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Cameras, lots of them (hopefully)

I have a kind of odd / general question about cameras. How many USB or FireWire cameras can you have connected to your computer with or without extra hardware. Can you buy a USB hub and shove 5 webcams onto it? Can you buy two USB hubs and shove 9 cameras on to them? If not, could you buy PCI card USB extensions and have somewhere around 10 cameras connected to your computer? Would they all work in vvvv :)

i’d say that vvvv is not the limit here but always data-bandwidth of the used bus. be it usb, firewire or pci. you’ll always have to sacrifice in framerate if you connect too many cams to one bus. there are pci-express cards with 4 or 8 cam inputs, two or three of those should be your best (spell: most expensive) option.

Also keep in mind that if you use USB cameras, they will, depending on your machine, most likely use 5-15% of your CPU power each.

My current experience:
Placing two cameras on a usb hub and connecting that hub to a usb port on my computer makes one camera render at 25 fps and the second at 15 fps. Adding a third one makes it render at less than 5 fps. I don’t know why the fps is not the same for each camera.

What is better (and cheaper) is to buy pci usb cards (like this: http://accessories.us.dell.com/sna/productdetail.aspx?sku=A0577787&cs=19&c=us&l=en )and stick them into your computer so that you have extra buses. Then you can just put one camera per bus port. (Unfortunately usb hubs do not create extra bandwith but just split the upstream port’s bandwidth)

in general i made the experience of performance loss when driving USBcams via hubs.

you could try to get hand of some devices called quad splits, which are used in supermarket surveillance systems to put four video images on one video monitor. use that a couple of cheap and fast pci cards like the hauppauge impactvcb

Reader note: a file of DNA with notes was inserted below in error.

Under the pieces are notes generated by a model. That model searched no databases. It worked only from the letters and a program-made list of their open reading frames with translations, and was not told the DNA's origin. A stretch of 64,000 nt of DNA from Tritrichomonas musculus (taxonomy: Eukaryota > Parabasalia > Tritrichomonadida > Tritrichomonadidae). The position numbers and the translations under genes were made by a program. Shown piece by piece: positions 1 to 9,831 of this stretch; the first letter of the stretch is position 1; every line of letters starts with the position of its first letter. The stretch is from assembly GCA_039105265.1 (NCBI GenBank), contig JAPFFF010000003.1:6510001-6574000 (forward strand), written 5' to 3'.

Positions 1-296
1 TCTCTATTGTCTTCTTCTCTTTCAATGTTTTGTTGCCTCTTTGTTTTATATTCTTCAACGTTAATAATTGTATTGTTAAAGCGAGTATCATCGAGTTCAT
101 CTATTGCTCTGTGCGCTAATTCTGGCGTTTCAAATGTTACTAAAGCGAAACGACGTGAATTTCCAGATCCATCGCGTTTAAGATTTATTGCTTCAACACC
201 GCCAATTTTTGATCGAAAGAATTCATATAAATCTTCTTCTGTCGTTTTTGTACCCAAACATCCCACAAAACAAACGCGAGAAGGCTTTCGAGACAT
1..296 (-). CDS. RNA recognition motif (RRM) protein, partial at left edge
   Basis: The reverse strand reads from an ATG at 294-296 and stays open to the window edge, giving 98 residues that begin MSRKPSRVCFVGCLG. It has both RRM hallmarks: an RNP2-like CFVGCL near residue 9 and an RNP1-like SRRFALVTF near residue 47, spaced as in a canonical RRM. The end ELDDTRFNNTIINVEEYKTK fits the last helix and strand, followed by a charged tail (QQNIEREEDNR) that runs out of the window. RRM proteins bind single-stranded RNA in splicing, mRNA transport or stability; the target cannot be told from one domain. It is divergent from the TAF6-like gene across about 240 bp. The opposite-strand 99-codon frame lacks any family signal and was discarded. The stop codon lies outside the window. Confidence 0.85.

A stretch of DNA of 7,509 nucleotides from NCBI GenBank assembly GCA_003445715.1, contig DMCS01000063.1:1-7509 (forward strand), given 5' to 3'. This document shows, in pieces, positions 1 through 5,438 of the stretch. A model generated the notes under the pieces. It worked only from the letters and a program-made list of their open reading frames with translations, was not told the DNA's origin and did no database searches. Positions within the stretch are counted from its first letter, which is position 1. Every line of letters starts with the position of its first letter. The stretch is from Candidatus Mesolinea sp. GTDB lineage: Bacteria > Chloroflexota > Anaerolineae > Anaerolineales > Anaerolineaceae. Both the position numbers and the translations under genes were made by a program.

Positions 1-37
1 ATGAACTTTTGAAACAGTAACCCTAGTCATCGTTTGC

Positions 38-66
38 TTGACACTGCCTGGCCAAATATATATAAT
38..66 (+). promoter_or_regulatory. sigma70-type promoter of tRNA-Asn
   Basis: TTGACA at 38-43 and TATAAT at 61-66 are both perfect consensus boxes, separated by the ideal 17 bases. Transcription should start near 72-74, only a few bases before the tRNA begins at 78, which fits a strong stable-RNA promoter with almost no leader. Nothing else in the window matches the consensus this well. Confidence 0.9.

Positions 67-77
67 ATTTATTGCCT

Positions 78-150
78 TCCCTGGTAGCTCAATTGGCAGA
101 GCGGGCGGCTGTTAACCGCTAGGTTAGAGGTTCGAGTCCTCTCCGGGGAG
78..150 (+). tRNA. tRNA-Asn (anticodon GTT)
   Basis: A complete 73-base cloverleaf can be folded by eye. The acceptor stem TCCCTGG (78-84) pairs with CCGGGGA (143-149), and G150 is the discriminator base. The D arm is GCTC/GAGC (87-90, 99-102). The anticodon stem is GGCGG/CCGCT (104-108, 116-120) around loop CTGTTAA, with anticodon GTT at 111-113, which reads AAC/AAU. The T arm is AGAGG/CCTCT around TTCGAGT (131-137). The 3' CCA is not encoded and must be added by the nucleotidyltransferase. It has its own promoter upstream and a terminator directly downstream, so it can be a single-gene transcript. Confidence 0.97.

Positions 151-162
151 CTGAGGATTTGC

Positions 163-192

if it helps, I can add that multiple firewire cams - with or without FW Hubs - don’t work well. Last connected cam gets all the bandwidth, streams break down unexpectedly, switching takes multiple seconds. This was on winXP, decent processor, didn’t even try to capture to disk.

When using multiple USB cams, be aware that consumer products sometimes can’t differentiate the cams (identical machine IDs), so you may have a hard time telling which cam is where. Industrial USB cams won’t suffer from that.

When using multiple USB, it may be wise to learn all about isochronous transfer mode and what it means (don’t ask me, I don’t know).

acutally multiple uncompressed (not DV) firewire cameras can work quite well at full frame rates. they usually come with bandwidth for different framerate/size settings and it can easily be calculated how many of them can go via one bus.

i only noticed when using an ieee1394 extension card that some don’t seem to be compatible with some others on board. if they are not compatible you get the behaviour described by max above. in such cases try to find a card with a different firewire chipset.

eventually i had at least 2 uncompressed firewire-cammeras running at stable 60fps.

Interesting, that is some good information. After doing some research I found that everything was pointing to bus size, which definitely makes sense. I did run into this website while looking around:

http://www.ni.com/vision/

They have some really cool camera hardware that might be of interest to someone else.

Kind of on the same topic, but what about still cameras? Does anyone know of good still cameras that have IO for controlling when they take the picture? More often than not when still pictures are needed people use webcams, but would you be able to have more cameras (say as many as 30) if you were actually using still cameras? It would be easier to manage the data flow that way, especially if you could capture images simultaneously with all the cameras and then download image data. It seems like the “CameraLink” system might be setup to do something like that. I’m not exactly sure what I should be looking for though in terms of hardware keywords.

i have two unibrain fire-i cams on one firewire port. you can daisychain them and the limit is only the available bandwidth. two cams work well with vvvv. on the mac mini, noadditional power adaptors are needed. the two cams get their power via firewire…